The ERFC has released their March 2013 Revenue Update so it is time once again for an analysis of their forecast. As a reminder, past ERFC forecasts have over-estimated revenue and under-estimated expenditures by billions of dollars. A healthy skepticism of anything they have to say is therefore in order. Here is a link to the March 20 report:
An Ongoing Employment Disaster
The following table is from an ERFC economic report released earlier this month:
This table confirms that employment remains well below the high water mark in 2007 of 3 million jobs.
Since 2007, we have had 80,000 young adults enter the workforce every year. Obviously, 80,000 young people times 6 years equals 480,000 more young people in the labor market – bringing our total Work force to over 4 million. Few of these young adults have found jobs. Total employment is about 3 million in our State. So with 4 million workers, the true unemployment rate is 25%. This was not mentioned in the economic report or the March 20 revenue report. Instead, they continue to repeat the corporate propaganda that the unemployment rate is only 7.7%. Also not mentioned in the ERFC report was the decline in transportation spending – which this summer will decline from $5 billion annually to $1 billion annually – resulting in the loss of about 80,000 road construction jobs. Instead the report only noted that there were 7,800 fewer jobs than they predicted in November 2012.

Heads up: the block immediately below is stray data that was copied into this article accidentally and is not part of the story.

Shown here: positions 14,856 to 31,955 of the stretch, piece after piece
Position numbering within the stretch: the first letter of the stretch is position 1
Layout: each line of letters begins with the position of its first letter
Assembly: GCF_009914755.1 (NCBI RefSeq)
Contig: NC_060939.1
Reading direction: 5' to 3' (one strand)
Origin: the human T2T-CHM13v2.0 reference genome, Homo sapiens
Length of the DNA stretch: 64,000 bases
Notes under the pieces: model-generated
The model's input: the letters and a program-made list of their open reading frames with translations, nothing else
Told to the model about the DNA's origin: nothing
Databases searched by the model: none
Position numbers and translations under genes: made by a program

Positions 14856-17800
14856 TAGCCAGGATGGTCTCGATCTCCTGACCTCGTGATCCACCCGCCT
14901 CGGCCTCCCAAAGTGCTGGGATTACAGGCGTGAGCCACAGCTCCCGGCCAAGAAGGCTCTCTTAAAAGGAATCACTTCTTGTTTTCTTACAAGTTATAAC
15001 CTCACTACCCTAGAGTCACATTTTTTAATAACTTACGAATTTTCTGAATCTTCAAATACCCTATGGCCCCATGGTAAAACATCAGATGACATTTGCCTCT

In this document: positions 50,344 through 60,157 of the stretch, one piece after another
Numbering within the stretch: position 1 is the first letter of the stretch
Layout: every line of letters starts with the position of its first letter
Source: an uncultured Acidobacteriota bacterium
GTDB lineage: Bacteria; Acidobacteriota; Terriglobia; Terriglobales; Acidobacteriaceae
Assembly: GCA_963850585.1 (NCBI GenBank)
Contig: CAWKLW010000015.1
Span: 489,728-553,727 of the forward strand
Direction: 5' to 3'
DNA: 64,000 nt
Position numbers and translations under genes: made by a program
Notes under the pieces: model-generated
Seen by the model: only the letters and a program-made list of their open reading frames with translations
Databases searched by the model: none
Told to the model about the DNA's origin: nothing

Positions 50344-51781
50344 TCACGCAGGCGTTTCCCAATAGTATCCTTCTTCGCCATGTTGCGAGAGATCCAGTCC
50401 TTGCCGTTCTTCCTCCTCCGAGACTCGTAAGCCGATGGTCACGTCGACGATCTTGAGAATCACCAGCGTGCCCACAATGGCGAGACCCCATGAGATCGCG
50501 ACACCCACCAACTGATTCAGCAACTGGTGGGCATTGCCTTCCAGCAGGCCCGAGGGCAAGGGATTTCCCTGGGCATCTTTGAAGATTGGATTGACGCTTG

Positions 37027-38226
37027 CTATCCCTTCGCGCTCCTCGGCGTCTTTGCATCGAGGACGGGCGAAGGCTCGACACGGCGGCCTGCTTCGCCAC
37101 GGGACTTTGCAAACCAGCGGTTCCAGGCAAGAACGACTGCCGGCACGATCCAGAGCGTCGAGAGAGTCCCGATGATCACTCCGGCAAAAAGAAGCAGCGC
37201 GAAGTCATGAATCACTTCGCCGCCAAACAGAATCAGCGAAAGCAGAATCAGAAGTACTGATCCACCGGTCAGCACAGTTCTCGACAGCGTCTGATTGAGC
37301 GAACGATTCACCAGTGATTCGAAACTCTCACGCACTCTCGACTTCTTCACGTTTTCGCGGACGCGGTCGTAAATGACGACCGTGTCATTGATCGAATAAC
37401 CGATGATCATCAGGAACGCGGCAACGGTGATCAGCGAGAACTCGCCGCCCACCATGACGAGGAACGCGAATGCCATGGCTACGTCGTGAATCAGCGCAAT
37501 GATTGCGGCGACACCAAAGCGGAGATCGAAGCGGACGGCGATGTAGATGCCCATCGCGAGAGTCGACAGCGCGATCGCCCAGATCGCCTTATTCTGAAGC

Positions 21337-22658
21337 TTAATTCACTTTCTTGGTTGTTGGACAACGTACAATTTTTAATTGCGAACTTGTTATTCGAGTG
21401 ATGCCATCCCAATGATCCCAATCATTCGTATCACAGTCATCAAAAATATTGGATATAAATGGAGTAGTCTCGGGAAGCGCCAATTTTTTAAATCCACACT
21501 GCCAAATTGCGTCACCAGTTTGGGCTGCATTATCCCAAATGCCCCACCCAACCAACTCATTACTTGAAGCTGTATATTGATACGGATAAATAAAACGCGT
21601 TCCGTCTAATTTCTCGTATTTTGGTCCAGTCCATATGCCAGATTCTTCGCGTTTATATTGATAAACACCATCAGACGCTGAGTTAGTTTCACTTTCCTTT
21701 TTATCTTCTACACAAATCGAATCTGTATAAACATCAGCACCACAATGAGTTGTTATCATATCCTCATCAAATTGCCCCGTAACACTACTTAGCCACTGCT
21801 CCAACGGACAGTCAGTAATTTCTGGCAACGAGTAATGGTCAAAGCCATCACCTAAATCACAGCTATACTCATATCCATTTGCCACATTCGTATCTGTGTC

A Rapid Rebound in the Housing Sector???
The report also claims that the housing sector is rebounding. But in a prior report, they noted that we are still facing record foreclosures – now above the US average:
Despite the record number of home foreclosures, the ERFC is predicting a dramatic rise in new home starts from the current 27,000 per year to 42,000 per year. This is a 50% increase!!!
The reality is that home starts are more likely to fall in the face of a record “shadow inventory” of vacant homes already stolen by the Wall Street banksters.
Washington residents to loss at least $4 billion this year